He began his first class with a lecture about free speech, specifically dealing with uses in media of the word "fuck." A bold move, to be sure. But a surefire way of getting the attention of a hall packed with nervous new students.

If any of them were uncomfortable with profanity, he warned, they should drop the class, because future lectures and discussions would look at what some would consider objectionable language and its uses in media and society.

Nobody budged or whimpered so he soldiered on and finished the F-word lesson.

But that afternoon his phone rang--the dept/chair letting him know that a student had left class that morning at 9;15, called her daddy, daddy called the dean, the dean called the chair and she was calling him. Not exactly to say cool it on the f-word lessons, but, well.... you know.

In the media they'd call this "the chilling effect."

It's a course in free speech. How free is yet to be determined.


Anonymous Max said...

While I understand the desire of the lecturer to grab his students' attention, the example chosen seems unfortunately infantile. If I was a student in his class I would not be shocked, but rather offended by the banality of the example chosen to illustrate such an important issue.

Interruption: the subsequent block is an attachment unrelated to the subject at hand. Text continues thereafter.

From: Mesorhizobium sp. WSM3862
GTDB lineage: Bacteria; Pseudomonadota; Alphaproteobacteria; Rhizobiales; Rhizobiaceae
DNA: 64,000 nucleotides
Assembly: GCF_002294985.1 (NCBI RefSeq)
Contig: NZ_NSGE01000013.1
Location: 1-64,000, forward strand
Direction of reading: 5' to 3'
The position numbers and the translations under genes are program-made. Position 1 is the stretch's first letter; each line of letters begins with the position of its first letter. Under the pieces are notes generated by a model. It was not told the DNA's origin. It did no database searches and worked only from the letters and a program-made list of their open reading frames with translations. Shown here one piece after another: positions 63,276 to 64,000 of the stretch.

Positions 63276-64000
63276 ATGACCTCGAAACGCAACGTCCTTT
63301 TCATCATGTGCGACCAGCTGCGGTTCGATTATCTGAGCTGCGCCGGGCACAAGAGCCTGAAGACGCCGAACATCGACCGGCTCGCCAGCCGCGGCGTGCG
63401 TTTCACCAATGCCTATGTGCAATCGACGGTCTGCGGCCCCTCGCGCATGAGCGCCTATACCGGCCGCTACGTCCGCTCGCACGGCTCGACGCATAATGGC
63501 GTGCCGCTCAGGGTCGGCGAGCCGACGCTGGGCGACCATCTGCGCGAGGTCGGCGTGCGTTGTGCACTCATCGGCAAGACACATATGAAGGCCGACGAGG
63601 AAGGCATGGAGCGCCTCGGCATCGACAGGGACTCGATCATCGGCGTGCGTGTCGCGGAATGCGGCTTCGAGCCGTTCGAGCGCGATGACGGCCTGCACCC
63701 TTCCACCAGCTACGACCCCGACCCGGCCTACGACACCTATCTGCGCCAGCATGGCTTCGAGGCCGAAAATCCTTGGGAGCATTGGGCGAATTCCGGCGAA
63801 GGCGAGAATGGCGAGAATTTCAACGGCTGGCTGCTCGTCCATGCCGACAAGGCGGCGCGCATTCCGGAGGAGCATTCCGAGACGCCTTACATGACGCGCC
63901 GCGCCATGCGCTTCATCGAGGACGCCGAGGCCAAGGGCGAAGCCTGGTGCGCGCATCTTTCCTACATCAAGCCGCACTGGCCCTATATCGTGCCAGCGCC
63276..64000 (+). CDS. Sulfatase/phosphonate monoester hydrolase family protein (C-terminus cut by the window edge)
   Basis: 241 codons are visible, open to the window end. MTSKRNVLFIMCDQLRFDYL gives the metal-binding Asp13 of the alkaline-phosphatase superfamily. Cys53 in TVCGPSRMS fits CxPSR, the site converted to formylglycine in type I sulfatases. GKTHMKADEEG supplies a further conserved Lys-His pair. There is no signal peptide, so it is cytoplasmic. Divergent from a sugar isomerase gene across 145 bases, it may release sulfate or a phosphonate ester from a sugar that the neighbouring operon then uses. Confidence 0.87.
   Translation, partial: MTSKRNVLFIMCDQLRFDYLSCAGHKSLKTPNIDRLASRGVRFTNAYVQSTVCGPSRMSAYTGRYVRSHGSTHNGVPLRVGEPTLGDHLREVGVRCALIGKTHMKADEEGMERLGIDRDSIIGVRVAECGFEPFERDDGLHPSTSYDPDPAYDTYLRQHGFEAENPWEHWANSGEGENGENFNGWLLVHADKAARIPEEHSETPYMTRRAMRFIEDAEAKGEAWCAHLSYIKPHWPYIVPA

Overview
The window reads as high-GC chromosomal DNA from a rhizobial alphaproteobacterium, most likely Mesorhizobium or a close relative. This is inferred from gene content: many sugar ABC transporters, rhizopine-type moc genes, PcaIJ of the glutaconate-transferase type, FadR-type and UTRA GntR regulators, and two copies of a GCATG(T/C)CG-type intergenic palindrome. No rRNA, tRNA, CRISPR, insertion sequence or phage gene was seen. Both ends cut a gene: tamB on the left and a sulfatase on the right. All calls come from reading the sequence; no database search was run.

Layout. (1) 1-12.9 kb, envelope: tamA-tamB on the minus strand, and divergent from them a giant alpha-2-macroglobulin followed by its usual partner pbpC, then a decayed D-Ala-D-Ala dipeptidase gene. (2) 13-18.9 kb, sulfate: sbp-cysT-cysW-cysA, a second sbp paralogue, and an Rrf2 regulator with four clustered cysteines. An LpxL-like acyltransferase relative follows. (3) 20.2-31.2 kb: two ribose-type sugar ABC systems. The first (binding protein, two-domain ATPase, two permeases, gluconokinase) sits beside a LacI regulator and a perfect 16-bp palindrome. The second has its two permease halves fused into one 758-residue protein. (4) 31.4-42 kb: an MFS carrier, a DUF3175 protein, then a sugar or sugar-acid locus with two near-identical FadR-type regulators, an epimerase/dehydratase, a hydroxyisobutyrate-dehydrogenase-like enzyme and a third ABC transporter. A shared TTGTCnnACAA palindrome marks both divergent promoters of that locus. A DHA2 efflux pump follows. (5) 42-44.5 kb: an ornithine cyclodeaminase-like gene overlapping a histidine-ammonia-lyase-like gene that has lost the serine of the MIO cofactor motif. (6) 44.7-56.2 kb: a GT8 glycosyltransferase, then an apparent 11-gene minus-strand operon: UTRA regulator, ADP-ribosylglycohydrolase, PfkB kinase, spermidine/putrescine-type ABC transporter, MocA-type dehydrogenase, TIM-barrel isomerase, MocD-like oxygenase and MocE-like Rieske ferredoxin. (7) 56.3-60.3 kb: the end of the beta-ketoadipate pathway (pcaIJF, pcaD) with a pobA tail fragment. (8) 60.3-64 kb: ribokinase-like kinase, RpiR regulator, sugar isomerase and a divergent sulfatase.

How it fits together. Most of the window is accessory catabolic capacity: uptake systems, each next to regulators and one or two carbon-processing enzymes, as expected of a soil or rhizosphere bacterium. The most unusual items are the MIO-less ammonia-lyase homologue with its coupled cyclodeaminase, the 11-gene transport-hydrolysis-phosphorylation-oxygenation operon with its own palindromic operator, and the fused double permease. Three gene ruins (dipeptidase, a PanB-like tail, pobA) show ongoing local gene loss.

PS. How unfortunate that my first comment should be negative! You have a great blog.

12:30 PM  
Blogger The Calvinator said...

Oh, the irony!

12:31 PM  
Blogger Yvette said...

My roommate and I had a good laugh over this one as we couldn't help ourselves. Personally, I hope the poor dear doesn't end up visiting Australia anytime soon, where people use profanity in amazing ways...

3:26 PM